• Climb: 451m / 1480ft
  • Venue: Hope Sportsfield, Castleton Rd, Hope, S33 6RD.
  • Grid ref: SK165836
  • Skills & experience: PM
  • Minimum age: 16

The race takes place in the evening.  Nice to get a chance to race in the PM, as so many races demand that you drag yourself from a warm bed/house/car and launch yourself into freezing cold wind and rain.  7:30pm is far more civilised.

The pavilion used is a perfect spot to leave kit, adjust race outfit, pit-stop at the toilets and ready yourself/exchange post race stories with fellow competitors.  Comfy as these things go.

That said, this is still a very demanding race, with a 5.9 mile hill repeat over Win Hill.

What’s Win Hill you say?


Good old Wikipedia say:

“Win Hill lies north west of Bamford in the Derbyshire Peak District of England. At 462 m, it is almost surrounded by the River Derwent to the east, the River Noe to the south west and Ladybower Reservoir to the north, but a ridge running north west links it to Kinder Scout”.

But if that doesn’t do it for you…… it looks like this!

image courtesy of Deskgram

So erm, ‘foreboding’ if you will.

What’s more, you get to scale it twice!  Here, take a look at the route map.

The entire thing is community driven, efficiently organised and always very friendly.  The official race category (PM – Partially Marked) isn’t too elitist either, so for a race with so much up/down and exposure, it offers people of all abilities chance to test themselves against a proper ‘Fell’ race and come out in one piece.

Do though, make sure that you possess the required waterproof top/bottoms, spare layers, hat/gloves and route map/compass, since changes in weather can determine last minute alterations to the kit list given out ahead of the start.  Just a thought, with the bum year we’ve had so far.

‘Character Building’

Hope is a relatively recent addition to the Gritstone Series, but has fast become a firm favourite, largely due to its down to earth feel and ‘have a go’ atmosphere.  Sure there are some very impressive runners up front, chasing the records… (see below)

  • Male: S Bond – 00:41:47 – 2014
  • Female: O Walwyn – 00:51:06 – 2014

But for the mere mortals, there’s the experience of tackling a very prominent local feature, (hopefully) enjoying some well earned views, then buzzing as you exploit the very well earned downhill back to HQ.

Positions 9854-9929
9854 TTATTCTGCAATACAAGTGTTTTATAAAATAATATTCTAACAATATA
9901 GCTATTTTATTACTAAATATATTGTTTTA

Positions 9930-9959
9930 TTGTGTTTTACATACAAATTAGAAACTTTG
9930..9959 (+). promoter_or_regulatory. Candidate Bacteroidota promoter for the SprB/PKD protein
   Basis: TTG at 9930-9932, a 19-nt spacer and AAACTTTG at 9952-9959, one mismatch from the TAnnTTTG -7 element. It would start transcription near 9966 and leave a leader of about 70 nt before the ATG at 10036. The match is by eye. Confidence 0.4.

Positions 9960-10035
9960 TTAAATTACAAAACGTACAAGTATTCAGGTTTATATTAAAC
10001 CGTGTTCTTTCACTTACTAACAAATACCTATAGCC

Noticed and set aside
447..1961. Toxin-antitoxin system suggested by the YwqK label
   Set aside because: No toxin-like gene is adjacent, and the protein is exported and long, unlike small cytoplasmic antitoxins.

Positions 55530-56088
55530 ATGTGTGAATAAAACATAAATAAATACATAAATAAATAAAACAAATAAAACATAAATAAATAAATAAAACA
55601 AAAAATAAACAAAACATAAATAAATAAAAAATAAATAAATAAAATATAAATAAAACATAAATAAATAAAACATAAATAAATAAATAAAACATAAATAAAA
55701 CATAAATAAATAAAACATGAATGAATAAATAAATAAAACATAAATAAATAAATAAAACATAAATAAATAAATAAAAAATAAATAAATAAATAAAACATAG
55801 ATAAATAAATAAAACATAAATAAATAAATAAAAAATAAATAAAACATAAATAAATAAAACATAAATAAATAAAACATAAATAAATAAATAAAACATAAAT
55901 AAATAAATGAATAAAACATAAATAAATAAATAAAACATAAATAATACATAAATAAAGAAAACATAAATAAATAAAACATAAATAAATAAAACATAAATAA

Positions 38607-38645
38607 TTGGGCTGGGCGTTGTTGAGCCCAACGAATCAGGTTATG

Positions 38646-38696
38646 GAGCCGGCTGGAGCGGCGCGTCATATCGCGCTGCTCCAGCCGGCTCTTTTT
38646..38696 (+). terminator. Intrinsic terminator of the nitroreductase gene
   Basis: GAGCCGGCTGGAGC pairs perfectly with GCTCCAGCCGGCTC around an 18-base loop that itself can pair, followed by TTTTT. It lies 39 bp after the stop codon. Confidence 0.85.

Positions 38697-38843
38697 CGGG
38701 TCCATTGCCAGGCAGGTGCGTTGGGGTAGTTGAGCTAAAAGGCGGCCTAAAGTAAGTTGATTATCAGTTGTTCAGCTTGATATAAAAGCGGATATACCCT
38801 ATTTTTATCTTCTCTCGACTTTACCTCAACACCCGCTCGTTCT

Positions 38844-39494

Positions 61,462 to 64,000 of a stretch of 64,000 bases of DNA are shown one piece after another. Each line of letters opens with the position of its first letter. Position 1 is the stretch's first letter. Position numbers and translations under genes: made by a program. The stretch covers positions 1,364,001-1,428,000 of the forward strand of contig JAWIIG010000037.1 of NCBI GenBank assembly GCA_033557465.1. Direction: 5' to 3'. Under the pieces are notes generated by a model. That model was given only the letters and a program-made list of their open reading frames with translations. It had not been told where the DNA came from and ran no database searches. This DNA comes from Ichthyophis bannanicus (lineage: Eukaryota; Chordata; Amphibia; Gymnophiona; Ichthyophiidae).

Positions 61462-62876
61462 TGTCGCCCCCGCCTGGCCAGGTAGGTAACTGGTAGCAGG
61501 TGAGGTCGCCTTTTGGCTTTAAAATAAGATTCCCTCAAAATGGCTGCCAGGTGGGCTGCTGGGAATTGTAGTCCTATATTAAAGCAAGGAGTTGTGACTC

Along the way, highlights include the ridge which joins Win Hill to the mighty Kinder Scout (tallest peak in Derbyshire), which you cross on your way to the first descent.  The wooded trail on the backside of the hill offers some muddy sections and winding trails, which are just beautiful.  The jewel in the crown has to be the uphill section through the Pines, as you fight to summit the hill for a second time.  The single-track path with roots, rocks and broken walls to one side, woods to the other, seems eerily atmospheric and is over all too soon.  Once you’ve crested that summit, passing the trig point and remembering to thank the marshalls (the new gods) along the way, you can relax* and let gravity meet you halfway until you reach the Edale road.

Then it’s into the pavilion for banter and a few laughs….

*Not to be confused with collapse.

And as ever, while this race is a pre-existing and time honoured event – we include it in our Gritstone Series as a ‘Short’ Race, which counts toward the overall score we create for those participating in a number of similar races throughout the year.  As the series requires that you complete at least 4 of the ‘Short’ Races (as well as 1 of the ‘Long’ events in October), this is the last chance for anyone yet to get started.  Otherwise, you can simply take part regardless.

And that’s Hope.  There will be another of these in time for Round 5 at Great Hucklow, so keep an eye for more in due course.

The Gritstone Series is supported as ever by inov-8 All Terrain Running and Accelerate.

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July Arrivals

The second half of the year always sees a number of new shoes and updates to existing models land on the shelves.  As ever some are better than others and as is always the case, the proof is in the running.